Monday, 12 May 2014

Central African Republic now

A map of Central African Republic with its towns and prefectures
While neighboring countries Cameroon have turned their attentions to the kidnapped Nigerian school children, children in the Central African Republic are still facing violence by rebel forces from both Seleka and Balaka rebels. A truce was called and semi signed between both rebel forces guaranteeing a bit of normalcy for internally displaced Central Africans and refugees in Chad and Cameroon. Nevertheless, Bangui remains under a tense calm while CAR's countryside experiences clashes between Balaka forces and civilians fleeing their advances. Operation Sanagaris is still in play. French troops who have been in Central African Republic for half a year have been confiscating, disarming and occasionally turning their backs on rebel revenge attacks against civilians. Former Seleka rebels violently clashed with French troops last Monday in Bossonga, a small town some 400 kilometers away from the capital Bangui. The town had withstood rebel forces' use of terror tactics to chase away its Muslim residents and largest amount of bloodshed between former neighbors. Hundreds of thousands Central Africans remain in refugee camps in neighboring countries or IDP camps in Bangui, Bassonga and other towns.

Reconstruction of Central African Republic by Former Prime Minister 

Peace making and an impending end to war

While the Balaka has had the upper hand in the direction of the war, the Seleka rebels are currently in the process of regrouping to regain some control away from Balaka. The war between both groups signals trouble for civilians. The International Criminal Court recently sent a team to CAR to charge groups responsible for the outbreak of violence with crimes against civilians. There has been talks of partitioning Central African Republic along South-North lines. As Sudan and Nigeria in the 1960s served as examples, partition along nationalist lines has caused more wars and confusion for resources and power than it initially was meant to end. The U.S. humanitarian watchers regard CAR as being on the brink of a potential genocide. The violence and war follows the same patterns as Bosnia and Rwanda. Turkish Red Cross has called for more aid for CAR while Turkey debates on sending troops to the country as part of a larger EU peacekeeping force. Meanwhile, a group of Seleka forces in the town of Ndele have drawn up recommendations for an eventual transitional government and arrival of international peacekeeping forces. Aside from humanitarian side, the UN is preparing for blue helmets to land in Bangui to provide security for civilians and wider country. The peacekeepers under the UN Mission MINUSCA would be responsible for disarmament and demobilization of all combatants. Central Africans are skeptical of foreign intervention after months of failed attempts by AU troops and French soldiers to bring about the end of violence or at least secure towns for the safe return of displaced people.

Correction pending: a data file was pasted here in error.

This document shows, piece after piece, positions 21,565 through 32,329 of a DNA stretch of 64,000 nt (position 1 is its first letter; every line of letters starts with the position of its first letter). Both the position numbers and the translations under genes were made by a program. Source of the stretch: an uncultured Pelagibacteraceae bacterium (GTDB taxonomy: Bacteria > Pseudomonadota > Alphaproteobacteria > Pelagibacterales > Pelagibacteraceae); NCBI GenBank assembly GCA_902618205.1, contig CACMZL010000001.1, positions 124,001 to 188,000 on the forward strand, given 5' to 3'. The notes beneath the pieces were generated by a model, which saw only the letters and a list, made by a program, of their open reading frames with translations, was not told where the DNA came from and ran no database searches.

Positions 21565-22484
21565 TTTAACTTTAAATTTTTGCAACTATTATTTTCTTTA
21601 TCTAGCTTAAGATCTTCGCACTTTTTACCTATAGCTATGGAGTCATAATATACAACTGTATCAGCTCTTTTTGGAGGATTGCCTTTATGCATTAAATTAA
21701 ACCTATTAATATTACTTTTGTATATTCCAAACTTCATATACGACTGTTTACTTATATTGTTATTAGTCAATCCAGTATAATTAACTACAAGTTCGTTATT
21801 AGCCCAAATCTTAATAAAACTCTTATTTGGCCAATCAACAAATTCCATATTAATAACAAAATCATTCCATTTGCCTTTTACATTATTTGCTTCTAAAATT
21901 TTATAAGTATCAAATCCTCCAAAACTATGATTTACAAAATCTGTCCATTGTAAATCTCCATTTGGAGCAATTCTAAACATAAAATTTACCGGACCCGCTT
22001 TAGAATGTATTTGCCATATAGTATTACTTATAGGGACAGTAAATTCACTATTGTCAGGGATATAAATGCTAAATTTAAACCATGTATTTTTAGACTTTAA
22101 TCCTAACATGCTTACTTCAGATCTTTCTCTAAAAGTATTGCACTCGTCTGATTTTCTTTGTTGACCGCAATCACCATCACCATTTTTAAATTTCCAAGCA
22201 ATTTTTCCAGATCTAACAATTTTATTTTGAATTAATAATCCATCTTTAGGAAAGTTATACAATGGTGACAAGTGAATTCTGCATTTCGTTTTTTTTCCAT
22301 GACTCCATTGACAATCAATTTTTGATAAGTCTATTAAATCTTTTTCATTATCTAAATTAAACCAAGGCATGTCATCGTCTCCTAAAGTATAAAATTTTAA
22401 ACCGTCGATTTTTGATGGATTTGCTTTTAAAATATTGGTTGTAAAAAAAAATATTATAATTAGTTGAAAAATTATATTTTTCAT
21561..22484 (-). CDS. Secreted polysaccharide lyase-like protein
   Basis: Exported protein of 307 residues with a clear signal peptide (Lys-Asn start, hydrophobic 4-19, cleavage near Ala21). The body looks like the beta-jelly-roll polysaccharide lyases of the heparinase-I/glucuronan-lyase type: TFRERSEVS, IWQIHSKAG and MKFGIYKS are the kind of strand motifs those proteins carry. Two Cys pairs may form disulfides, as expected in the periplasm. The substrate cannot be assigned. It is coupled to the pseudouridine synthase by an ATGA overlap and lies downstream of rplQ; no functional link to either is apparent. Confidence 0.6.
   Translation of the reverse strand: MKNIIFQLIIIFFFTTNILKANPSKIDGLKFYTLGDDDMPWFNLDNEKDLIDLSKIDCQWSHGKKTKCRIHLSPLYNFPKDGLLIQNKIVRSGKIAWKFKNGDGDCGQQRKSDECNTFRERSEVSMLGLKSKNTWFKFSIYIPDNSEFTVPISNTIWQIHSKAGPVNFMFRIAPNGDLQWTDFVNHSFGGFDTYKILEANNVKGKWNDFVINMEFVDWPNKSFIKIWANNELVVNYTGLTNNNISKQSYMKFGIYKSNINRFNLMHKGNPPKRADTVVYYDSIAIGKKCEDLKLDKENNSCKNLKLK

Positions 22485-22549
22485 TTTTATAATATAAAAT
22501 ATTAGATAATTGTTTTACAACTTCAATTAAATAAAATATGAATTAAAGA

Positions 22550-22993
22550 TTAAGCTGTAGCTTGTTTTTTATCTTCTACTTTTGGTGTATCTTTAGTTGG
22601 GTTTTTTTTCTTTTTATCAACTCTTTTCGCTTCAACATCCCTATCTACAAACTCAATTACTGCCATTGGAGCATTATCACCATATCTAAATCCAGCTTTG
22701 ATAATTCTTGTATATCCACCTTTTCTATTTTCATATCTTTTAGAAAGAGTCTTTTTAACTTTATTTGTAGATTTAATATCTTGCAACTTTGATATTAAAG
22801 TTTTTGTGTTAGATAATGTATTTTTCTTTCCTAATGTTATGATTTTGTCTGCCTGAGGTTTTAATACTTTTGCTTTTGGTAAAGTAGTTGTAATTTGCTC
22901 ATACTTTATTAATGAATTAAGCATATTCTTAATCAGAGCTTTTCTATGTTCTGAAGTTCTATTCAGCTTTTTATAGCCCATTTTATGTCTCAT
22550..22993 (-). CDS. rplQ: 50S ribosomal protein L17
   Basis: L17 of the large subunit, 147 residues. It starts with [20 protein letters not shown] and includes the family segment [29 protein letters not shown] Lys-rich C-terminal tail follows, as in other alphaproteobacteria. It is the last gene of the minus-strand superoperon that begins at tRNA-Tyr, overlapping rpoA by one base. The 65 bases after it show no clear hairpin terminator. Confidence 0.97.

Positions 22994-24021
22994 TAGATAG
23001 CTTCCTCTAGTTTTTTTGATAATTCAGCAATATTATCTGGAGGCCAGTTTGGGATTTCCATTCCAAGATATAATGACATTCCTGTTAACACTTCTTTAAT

Chad's role in CAR

As a result of the continual cleansing of Central African Muslims force to flee across borders, Chadian leader Idris Derby has declared the Chadian borders closed until the violence ends. Armed rebel forces have also been accused by the Chadian government of crisscrossing the border to launch attacks. Chad has played a prominent role in trying to stabilize CAR and end the fratricidal violence. However, Chadian troops were accused on several occasions of committing massacres against Central Africans and supporting Seleka rebels by either ignoring their actions or refusing to aid civilians caught in rebel revenge. Troops were pulled out of CAR in April 2014. 

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